Fashion icon Coco Chanel once said the best way to lose your cares is to be someone, not something. As our senior writer discovers, these drag performers are sharing that message with people of all ages. Story and photos by Louis Bockner.

In a living room in Nelson, three people stare into mirrors while a baby crawls across a glitter-flecked floor. The two men, Lev Sonego and Alex Pilon, are moustachioed, while the woman, Marjorie Jade Ménard, is beginning to paint on her own whiskers with careful yet confident strokes. Together they make up the Dancing Legs, a gender-bending performance group that has reinvigorated drag culture in this mountain town. When they take to the stage, song and dance merge with moustaches and stilettos to create a high-energy act. Depending on the crowd, it can be erotic with a capital R or rated E for everyone. To a degree, even the baby is a star. “I performed with Max in my belly six times,” says Ménard as she applies glue to fake eyelashes, “and the last one [I] was 32 weeks pregnant in an altered cat suit.”

Above: Lev Sonego and Alex Pilon paint a beautiful picture before a show in Audrey Menard’s Nelson home. Top: Alex Pilon of The Dancing Legs is anything but muffled at Nelson’s Winter Kickoff 2019, a free all-ages event.

In three years, the trio has brought the Dancing Legs from a one-off performance at an annual burlesque show to a prominent fixture in Nelson’s eclectic performance landscape. Along with producing seven nightclub shows in their What a Drag series, they have expanded into all-ages events, something they believe fosters respect and compassion for the LGBTQ+ community. “Realizing that we could make our shows appropriate for kids was a big thing,” says Sonego. “Doing community events makes [people] realize that drag doesn’t just belong in bars on Saturday nights.”

This general shift to public spaces has emerged slowly, hand-in-hand with a wider acceptance of the LGBTQ+ community across the globe. Drag icons like Marsha P. Johnson—a leading figure of the 1969 Stonewall Riots that were a catalyst of the gay liberation movement—and RuPaul, whose popular reality TV show, RuPaul’s Drag Race, has inspired millions of would-be drag superstars, including the Dancing Legs—have worked for decades to bring drag into the mainstream.

Another drag act in Nelson is Jose and Cuervo, the latter being played by Jordyn Penry, who sees this normalization of drag as a key step to ending the marginalization of the LGBTQ+ community. “There is a beauty with people bringing their kids to these events because it informs and shapes the adults of tomorrow,” says Penry. “If kids are exposed to this, the world is going to change rapidly as they grow.” Jose, or Renee Letourneau, as she’s known when she’s not wearing a drawn-on black goatee, agrees, adding that people’s fears of drag being inappropriate for kids are often flawed. “Because gender is wrongly lumped in with sexuality, people really do think that if you’re challenging gender you’re going to be raunchy,” she says. “Really, the way your gender associates has nothing to do with how sexual you are.”

The Dancing Legs box it out at the Capitol Theatre during a burlesque show.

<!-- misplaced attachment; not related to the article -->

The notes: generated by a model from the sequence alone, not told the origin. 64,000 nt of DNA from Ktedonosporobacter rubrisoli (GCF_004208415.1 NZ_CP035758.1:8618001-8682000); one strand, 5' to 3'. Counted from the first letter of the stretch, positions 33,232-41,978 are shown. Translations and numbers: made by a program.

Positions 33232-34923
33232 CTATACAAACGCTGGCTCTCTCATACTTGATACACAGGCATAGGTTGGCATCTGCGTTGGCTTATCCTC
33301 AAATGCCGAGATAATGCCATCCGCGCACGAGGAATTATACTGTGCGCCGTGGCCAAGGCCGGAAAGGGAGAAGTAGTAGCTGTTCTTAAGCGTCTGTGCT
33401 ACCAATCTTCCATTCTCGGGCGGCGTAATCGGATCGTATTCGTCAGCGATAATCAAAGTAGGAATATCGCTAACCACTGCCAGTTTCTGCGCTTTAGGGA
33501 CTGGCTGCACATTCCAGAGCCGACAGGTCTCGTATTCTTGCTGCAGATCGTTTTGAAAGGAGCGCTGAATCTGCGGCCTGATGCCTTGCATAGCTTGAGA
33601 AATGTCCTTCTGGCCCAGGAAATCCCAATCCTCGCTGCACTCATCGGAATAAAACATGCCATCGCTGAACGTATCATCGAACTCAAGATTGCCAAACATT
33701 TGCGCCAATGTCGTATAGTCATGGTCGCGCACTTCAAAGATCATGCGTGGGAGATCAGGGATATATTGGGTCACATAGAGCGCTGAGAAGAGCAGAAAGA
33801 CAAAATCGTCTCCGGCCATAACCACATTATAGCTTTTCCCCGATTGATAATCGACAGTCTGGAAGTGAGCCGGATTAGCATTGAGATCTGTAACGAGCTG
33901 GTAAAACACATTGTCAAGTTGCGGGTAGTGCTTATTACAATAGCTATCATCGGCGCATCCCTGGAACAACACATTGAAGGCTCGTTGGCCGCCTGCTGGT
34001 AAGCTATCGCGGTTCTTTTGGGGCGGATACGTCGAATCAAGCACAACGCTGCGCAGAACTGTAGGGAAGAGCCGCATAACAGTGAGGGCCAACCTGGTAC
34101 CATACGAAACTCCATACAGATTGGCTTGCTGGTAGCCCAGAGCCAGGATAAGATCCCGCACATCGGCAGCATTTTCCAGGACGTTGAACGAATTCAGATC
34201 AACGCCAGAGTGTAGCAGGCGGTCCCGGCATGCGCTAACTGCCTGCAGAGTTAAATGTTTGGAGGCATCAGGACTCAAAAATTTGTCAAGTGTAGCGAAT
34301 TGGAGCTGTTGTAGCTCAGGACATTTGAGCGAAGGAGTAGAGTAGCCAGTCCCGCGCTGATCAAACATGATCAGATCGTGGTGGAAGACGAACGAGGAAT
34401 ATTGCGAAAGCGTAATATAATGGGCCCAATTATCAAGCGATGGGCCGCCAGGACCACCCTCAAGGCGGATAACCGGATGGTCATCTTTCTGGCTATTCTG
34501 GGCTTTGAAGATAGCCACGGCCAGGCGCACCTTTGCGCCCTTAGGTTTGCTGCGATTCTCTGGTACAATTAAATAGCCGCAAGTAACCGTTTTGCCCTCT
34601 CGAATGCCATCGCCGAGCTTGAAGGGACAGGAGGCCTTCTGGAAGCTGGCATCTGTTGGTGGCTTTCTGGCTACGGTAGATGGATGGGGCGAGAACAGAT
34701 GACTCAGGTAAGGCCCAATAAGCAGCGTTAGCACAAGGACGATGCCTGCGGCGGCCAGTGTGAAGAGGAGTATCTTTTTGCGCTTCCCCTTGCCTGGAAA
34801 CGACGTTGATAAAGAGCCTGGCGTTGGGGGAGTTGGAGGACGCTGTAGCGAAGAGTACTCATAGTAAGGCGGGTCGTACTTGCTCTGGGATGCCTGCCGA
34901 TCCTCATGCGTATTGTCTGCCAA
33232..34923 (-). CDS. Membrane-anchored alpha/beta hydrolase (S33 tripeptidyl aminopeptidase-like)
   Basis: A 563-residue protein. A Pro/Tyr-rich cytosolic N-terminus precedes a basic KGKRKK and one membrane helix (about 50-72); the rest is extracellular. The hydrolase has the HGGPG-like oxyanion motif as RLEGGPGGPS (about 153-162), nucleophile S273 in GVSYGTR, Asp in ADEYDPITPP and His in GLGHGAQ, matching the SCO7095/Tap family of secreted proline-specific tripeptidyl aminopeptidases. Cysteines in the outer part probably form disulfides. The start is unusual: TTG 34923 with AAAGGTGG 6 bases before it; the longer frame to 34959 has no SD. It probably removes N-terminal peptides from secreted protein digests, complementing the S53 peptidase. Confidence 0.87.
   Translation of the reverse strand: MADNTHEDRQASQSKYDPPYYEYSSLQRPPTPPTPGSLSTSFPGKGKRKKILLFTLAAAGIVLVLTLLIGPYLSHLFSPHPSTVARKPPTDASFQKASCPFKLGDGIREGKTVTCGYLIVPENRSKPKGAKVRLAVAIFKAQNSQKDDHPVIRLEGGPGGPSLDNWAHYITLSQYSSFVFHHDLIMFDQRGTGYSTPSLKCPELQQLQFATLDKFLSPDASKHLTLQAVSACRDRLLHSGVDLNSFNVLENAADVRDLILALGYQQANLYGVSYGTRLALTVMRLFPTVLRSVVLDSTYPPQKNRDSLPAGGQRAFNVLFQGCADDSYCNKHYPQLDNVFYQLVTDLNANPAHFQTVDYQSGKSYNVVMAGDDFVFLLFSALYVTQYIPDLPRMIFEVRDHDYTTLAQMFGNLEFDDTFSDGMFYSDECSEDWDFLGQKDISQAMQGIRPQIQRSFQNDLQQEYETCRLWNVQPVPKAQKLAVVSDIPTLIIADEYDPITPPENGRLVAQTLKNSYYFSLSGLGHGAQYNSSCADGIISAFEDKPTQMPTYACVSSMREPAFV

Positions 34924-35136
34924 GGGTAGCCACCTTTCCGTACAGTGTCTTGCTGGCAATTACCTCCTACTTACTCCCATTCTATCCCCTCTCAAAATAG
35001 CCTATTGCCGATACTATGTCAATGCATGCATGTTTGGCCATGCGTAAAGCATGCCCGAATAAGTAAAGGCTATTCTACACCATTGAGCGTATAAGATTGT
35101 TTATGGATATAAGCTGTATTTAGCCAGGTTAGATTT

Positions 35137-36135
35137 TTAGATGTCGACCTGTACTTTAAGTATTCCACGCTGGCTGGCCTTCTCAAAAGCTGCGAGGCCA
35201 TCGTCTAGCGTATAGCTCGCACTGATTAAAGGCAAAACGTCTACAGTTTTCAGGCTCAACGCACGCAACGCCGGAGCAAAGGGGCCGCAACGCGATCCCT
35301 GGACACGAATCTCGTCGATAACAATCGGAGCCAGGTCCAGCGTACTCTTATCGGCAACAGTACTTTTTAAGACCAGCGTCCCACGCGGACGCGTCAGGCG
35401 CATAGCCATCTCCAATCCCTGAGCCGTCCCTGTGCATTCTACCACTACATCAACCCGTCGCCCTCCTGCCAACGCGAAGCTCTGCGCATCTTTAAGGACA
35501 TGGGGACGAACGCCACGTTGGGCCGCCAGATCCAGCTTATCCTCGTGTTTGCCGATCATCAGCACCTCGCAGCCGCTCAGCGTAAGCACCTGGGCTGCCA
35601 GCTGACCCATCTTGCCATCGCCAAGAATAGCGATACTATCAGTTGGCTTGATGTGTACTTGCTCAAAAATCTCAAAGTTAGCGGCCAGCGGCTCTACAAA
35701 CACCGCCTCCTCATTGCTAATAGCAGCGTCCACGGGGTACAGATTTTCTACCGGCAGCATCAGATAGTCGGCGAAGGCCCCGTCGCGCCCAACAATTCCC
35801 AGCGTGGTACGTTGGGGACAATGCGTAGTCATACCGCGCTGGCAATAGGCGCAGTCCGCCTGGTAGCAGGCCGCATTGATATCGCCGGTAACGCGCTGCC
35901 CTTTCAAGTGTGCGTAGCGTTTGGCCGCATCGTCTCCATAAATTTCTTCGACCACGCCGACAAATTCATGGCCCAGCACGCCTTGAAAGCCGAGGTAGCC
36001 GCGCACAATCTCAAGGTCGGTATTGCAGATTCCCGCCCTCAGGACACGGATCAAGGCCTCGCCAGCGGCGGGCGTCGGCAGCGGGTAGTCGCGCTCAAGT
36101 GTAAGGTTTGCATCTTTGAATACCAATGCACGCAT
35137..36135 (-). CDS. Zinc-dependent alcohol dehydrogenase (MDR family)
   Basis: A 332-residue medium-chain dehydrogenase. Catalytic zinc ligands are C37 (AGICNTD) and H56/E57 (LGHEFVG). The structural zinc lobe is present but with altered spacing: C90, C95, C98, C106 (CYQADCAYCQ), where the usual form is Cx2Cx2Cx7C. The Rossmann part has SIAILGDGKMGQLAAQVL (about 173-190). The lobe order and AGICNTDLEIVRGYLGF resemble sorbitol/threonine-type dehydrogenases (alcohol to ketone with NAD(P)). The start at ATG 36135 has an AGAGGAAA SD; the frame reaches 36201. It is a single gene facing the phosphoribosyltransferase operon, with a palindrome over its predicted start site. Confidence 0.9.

The Dancing Legs were reminded of the continued prevalence of these beliefs when they teamed up with the City of Trail’s Charles Bailey Theatre to put on a drag workshop and performance for youth. Backlash was swift. On the morning of the performance, police phoned the theatre to warn that the event might be disrupted by protestors, some of whom believed the workshop’s goal was to turn children gay. The Dancing Legs didn’t back down and the protestors never came. Instead, what unfolded was the most successful event in the theatre’s history: 575 people showed up to support the 17 youth on stage.

“All we heard about afterward was love and acceptance,” says Ménard. “It really shined a light on being who you want to be and showing it to the world. Especially as a new mom, it was just so beautiful.” Pilon nods in agreement. “We want to show these kids that the sky is the limit, that they can be themselves,” he says. “It doesn’t hurt anybody to put a wig on.”

Backlash was swift. On the morning of the performance, police phoned the theatre to warn that the event might be disrupted by protestors.

In the end, for both the Dancing Legs and Jose and Cuervo, drag is a form of expression as much as a tool for breaking down barriers. “It’s beautiful because you can express pain, comedy, theatrics, costuming, music, and dance all under the umbrella of identity,” explains Letourneau.

Back in their makeshift dressing room, Sonego, Pilon, and Ménard are putting the final touches on their personas for a performance at Winter Kickoff, a Nelson event geared toward families that celebrates the snow-filled season ahead. Frizzy-haired wigs are set in place, knee-high boots are laced up, and retro skiwear completes the transformation. “RuPaul says it every episode,” Sonego says, “‘if you can’t love yourself, how is anyone else going to love you?’ I think drag is the key to that for a lot of queer people. For me personally, it’s been a way to face myself.”

Author’s note: This article was originally written before the COVID-19 pandemic fully grasped the world. Since then, much has changed for The Dancing Legs: they had a majority of their shows cancelled; they hosted Nelson’s International Mural Festival via a virtual platform; Lev has temporarily stepped back from the group to focus on his final year of digital-arts school, and Marjorie is five months pregnant with her second child. But The Legs are still kicking, adapting to virtual performances and very small live shows.